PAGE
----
Spanky & Darla’s reopened Sunday after being forced to close by the health department, according to an employee of the bar. The health department notice, which cited the bar for operating without a permit, was posted Oct. 3. The Local has left a message for the owner; we’ll let you know if we hear more about the circumstances of the closure.
There’s a lot of action on St. Marks Place today, and we’re not just talking about the incoming Han Joo.
First, our lunch plan was thwarted when we noticed Baoguette was closed, and looking rather emptied out. Michael “Bao” Huynh confirmed to Eater today that he has shuttered the Vietnamese sandwich shop’s location at 37 St. Marks Place.
Down the block, piercing and tattoo parlor Village Dream is moving from its current cubbyhole at 3 St. Marks Place to 128 Second Avenue, where the Village II smoke shop got new signage today. In the next week or so, Village II will officially reopen as Village Dream, with less tobacco accessories and a new focus on piercing and tattoos. Giesh Heidel, who is a partner in both stores, said he was moving because his lease was up after seven years and his partner planned to move the gem shop adjacent to Village Dream into the space at 3 St. Marks Place. The gem shop’s space, meanwhile, will soon be home to what Mr. Heidel thought would be an Asian food joint. Read more…
Today construction workers were installing a new awning above the entrance of 46 Cooper Square, which will welcome the Grace Church School’s inaugural class of high school students next week. According to the school’s Web site, 59 students will be in the first ninth grade class. In four years, the school hopes to have maxed out enrollment with 320 students. Next year, the school will expand into the adjacent Village Voice building when the alt-weekly’s lease expires.
Here’s your hourly update on Star, the pit bull shot in the head by a police officer on 14th Street.
The miracle mutt is now in the care of the Lexus Project, which describes itself as “a law firm for dogs” that provides “legal defense on a case by case basis for dogs we believe are improperly or unfairly facing dangerous dog designations or euthanasia.” The organization, based in Kew Gardens, Queens, writes on Facebook that the dog, after losing an eye in surgery yesterday, is bound for a rehabilitation facility “where she can rest and be pampered on until she goes for her behavior assessment. From there, she will be placed into her forever home.”
That means that all the folks clamoring to bring the perseverant pooch into their homes need to hold off. Instead, the Lexus Project urges people to adopt another dog “on death row.” “If everyone of the people who contacted me adopted a dog on death row, there would be 60 — yes 60 — dogs alive at the end of today instead of a lonely and frightening death,” the organization wrote on Facebook. Read more…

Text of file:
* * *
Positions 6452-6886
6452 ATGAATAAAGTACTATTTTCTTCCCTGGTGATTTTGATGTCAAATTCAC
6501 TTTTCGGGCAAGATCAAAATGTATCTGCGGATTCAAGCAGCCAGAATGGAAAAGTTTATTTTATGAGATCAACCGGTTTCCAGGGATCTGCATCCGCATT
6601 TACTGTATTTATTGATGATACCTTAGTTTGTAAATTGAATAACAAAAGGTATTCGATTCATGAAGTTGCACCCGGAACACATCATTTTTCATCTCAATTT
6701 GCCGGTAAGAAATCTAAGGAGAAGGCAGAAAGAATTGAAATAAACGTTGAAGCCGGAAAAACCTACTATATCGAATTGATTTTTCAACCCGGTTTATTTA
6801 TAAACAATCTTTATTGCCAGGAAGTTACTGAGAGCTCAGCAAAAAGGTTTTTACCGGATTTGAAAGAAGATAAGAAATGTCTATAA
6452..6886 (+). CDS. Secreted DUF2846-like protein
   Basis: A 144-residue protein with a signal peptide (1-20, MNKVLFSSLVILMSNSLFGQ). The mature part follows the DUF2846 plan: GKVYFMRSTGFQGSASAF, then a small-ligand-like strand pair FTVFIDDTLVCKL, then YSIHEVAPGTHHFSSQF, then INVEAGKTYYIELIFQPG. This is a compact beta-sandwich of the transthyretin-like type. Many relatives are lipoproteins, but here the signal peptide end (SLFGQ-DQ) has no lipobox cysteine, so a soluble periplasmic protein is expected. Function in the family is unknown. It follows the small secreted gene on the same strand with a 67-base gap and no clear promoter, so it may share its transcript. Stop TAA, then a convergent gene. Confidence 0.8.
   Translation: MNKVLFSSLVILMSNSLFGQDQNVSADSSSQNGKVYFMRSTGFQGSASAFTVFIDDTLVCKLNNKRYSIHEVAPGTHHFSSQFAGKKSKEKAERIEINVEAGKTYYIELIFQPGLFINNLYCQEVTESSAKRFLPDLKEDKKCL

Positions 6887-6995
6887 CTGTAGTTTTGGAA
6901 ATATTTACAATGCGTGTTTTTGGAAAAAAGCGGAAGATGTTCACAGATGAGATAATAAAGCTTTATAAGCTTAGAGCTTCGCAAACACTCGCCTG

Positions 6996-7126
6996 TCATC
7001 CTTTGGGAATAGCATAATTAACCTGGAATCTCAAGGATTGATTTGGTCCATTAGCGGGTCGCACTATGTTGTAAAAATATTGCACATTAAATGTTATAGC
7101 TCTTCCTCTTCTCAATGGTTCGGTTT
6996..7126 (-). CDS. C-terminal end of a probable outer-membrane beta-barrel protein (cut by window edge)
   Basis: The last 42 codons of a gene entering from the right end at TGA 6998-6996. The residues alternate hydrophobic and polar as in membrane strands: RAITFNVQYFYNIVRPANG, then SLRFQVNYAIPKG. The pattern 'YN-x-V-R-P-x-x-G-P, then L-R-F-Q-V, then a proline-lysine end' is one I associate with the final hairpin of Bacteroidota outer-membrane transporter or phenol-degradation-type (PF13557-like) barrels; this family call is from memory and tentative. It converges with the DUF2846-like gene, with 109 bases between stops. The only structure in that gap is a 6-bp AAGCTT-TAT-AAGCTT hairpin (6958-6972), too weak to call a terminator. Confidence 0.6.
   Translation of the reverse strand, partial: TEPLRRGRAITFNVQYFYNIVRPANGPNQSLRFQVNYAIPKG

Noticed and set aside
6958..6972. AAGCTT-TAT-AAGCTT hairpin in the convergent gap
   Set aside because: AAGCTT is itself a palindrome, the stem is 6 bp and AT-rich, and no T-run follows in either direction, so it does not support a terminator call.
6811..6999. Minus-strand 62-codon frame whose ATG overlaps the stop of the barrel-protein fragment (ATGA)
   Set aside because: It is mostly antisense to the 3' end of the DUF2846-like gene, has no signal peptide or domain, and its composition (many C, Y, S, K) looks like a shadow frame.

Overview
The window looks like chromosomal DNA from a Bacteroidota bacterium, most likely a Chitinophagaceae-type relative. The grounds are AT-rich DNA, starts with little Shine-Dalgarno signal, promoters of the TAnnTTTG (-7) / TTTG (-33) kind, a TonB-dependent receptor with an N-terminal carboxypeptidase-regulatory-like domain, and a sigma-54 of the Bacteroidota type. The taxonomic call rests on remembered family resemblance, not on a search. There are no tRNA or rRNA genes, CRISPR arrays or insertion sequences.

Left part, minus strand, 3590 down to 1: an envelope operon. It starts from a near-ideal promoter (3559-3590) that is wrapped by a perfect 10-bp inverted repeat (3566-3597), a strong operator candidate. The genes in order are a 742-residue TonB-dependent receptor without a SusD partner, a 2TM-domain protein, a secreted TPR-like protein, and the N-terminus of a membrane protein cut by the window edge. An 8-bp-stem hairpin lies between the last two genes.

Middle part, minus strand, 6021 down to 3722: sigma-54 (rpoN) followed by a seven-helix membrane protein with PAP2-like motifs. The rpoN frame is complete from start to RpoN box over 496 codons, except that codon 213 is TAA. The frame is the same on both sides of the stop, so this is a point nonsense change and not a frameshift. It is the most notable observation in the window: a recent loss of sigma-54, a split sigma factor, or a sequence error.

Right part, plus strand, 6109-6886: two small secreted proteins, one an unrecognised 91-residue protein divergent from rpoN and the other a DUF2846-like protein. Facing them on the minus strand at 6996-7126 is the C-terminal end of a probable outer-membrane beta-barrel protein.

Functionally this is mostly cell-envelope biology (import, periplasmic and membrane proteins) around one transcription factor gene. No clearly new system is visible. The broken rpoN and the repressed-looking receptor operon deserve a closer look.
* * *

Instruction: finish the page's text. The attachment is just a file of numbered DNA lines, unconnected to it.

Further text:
The rats might be returning to Tompkins Square Park (depending on who you ask) but don’t think the city is waving the white flag. While walking the beat today we came upon two health department employees dropping poison into a sewer grate at East Seventh Street and Avenue A. One of them confirmed that the bait was meant to thin the hordes of rodents that last year became a media sensation.
The pit bull who took a bullet from a police officer on 14th Street and lived to tell the tale had surgery today to remove her left eye, as well as metal fragments still lodged in her skull.
“Star had suffered soft tissue, bone, head trauma, and eye damage as a result of her wounds,” said Richard Gentles, a spokesman for the city Animal Care and Control, which handled care for the dog, Star. “She suffered a significant degree of hearing loss, but her hearing is coming back and the vision in her right eye also seems to be improving.” Another photo…
The police department has released a surveillance image of the suspect in Saturday’s bank robbery.
The suspect passed a note to a teller at the Chase Bank on Second Avenue near East 10th Street at 12:40 p.m., the police said. The teller then forked over a wad of cash, and the robber made a run for it, toting a black Pullman suitcase.
He is thought to be in his 20s or 30s, 200 pounds and five-foot-10.
Next month’s Community Board 3 agenda just landed in The Local’s inbox, and with it comes the list of bars and restaurants that will seek a recommendation in their favor for a license to sell alcohol, along with an assortment of other issues. Here’s a roundup.
Nublu will seek approval for a renewal of its wine and beer license. Very little has been heard from the jazz club since the State Liquor Authority temporarily shut the place down due to its proximity to a Jehovah’s Witnesses Kingdom Hall. Though the club itself has not faced much controversy since then, neighbors who recently spoke out against the sandwich shop, Bikinis, implied that its owners were not trustworthy due to their association with Nublu.
The Lobster Joint will also seek approval for a liquor license at its future location on Houston Street. Two days ago, its owner was on the street seeking signatures in support of his application.